Are Rabbit Pinworms Transferable to Dogs?

by Victoria Lee Blackstone
    Rabbit pinworms are species specific and unable to transfer to dogs.

    Rabbit pinworms are species specific and unable to transfer to dogs.

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    Pinworms, or Passalurus ambiguus, are a rabbit-specific intestinal worm that typically does not cause any symptoms to the rabbit. If symptoms do occur, they include itching, skin inflammation and redness in the anal area. Because pinworms are rabbit-specific, they are unable to spread to a dog. However, pinworms are often confused with another parasitic worm, the tapeworm. Tapeworms are transferrable between species.

    Pinworms

    Various different pinworms exist and are species specific. Passalurus ambiguus infects rabbits; Enterobius vermicularis infects humans; Syphacia obvelata infects hamsters and Oxyuris equi infects horses.

    Tapeworms

    Tapeworms are small, segmented intestinal worms. The most common tapeworm found in dogs is the Dipylidium caninum and spreads through fleas. During grooming and licking, a dog ingests infected fleas and tapeworm larvae. The other tapeworm species, Taenid pisiformis, infects rabbits and other small rodents. These tapeworms spread to dogs when a dog ingests an infected animal or infected animal feces.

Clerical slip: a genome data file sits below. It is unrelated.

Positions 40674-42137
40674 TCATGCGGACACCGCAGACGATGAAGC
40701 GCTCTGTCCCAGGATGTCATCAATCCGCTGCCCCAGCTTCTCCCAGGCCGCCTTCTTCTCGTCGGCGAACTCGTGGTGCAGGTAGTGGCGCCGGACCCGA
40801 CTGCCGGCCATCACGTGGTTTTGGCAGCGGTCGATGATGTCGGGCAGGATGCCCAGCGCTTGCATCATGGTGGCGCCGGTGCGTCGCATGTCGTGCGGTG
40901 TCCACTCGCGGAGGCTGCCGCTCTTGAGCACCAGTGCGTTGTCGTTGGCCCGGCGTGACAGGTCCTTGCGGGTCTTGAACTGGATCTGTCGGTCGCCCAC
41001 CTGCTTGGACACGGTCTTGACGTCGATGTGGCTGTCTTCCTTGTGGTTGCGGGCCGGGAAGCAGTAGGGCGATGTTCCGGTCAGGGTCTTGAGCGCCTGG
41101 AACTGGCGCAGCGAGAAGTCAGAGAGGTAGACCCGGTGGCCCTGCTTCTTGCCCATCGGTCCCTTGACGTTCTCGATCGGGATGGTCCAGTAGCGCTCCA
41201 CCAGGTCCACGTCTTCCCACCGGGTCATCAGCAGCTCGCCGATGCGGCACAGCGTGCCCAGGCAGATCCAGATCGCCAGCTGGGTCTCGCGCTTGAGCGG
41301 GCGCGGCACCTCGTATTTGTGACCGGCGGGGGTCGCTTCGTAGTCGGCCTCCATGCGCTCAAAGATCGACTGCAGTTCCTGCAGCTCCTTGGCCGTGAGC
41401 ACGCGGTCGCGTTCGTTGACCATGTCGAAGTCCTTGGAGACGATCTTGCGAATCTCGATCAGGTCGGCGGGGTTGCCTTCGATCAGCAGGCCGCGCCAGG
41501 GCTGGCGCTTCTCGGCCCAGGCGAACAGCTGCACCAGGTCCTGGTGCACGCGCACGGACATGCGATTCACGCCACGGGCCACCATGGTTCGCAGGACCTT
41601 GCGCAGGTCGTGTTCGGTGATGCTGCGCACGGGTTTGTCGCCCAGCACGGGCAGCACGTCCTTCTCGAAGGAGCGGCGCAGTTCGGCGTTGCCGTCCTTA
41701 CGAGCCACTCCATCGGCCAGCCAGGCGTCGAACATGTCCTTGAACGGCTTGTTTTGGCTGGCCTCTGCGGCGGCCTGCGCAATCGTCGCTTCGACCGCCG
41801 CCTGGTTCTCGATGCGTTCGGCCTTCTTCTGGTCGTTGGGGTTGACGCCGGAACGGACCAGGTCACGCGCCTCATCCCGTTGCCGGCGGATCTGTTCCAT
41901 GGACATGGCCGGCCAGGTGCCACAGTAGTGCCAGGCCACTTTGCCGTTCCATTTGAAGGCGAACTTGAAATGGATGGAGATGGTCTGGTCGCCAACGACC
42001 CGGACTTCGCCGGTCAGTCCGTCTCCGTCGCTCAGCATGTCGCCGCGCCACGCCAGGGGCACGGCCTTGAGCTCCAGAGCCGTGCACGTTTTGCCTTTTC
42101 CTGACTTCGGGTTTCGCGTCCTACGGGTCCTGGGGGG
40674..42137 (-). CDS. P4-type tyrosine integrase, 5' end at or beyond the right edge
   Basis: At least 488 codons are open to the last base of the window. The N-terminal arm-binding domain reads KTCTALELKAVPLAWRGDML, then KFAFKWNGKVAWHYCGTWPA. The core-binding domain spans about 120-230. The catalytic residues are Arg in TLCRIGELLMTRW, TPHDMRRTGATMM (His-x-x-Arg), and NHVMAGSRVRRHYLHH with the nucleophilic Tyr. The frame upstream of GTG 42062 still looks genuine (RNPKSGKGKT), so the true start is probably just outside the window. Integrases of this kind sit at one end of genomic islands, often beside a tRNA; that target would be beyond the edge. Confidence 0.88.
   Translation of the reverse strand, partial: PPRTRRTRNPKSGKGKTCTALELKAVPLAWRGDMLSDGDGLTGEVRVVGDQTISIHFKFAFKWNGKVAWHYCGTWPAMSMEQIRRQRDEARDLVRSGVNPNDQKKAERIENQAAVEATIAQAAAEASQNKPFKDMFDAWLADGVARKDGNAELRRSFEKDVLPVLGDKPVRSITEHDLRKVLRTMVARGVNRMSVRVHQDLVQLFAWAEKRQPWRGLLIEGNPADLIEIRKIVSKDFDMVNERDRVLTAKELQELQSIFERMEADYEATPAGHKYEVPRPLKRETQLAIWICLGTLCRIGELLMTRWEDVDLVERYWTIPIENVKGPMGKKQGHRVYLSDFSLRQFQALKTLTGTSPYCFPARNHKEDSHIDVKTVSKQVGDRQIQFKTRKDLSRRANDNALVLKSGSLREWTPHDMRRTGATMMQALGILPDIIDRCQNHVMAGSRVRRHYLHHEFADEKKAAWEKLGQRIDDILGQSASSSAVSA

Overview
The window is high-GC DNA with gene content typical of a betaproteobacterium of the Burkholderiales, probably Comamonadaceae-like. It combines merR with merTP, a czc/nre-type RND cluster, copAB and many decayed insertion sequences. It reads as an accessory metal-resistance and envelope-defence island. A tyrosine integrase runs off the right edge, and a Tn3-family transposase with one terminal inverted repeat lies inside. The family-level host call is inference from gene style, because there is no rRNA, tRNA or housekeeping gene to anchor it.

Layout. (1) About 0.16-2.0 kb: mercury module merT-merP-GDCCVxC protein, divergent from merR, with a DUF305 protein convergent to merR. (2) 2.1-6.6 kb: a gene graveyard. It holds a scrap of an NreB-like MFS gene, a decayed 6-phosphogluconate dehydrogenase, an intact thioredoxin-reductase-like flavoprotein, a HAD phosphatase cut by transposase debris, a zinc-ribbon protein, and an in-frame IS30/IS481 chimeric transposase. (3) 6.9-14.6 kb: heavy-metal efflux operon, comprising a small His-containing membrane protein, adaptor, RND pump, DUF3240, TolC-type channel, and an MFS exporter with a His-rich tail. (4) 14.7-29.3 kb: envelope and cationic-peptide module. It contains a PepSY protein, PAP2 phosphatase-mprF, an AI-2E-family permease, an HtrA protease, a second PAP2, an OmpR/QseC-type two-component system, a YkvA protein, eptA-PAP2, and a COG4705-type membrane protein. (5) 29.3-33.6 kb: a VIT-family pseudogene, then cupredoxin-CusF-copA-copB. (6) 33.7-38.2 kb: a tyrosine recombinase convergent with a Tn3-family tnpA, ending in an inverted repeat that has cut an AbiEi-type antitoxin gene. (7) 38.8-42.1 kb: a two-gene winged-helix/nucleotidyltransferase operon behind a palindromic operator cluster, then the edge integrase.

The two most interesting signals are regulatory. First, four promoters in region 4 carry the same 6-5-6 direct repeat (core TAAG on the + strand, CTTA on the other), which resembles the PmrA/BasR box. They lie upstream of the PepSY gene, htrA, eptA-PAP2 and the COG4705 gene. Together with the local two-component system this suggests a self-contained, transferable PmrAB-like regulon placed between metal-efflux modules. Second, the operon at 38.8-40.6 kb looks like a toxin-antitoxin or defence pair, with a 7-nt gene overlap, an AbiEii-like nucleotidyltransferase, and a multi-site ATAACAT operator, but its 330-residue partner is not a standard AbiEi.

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    About the Author

    Victoria Lee Blackstone is a horticulturist who propagates heirloom and native plants for her nursery. She has authored research-based scientific/technical papers, plant care sheets and magazine and newspaper articles. Blackstone studied botany and microbiology at Clemson University and is a former University of Georgia Extension Master Gardener Coordinator.

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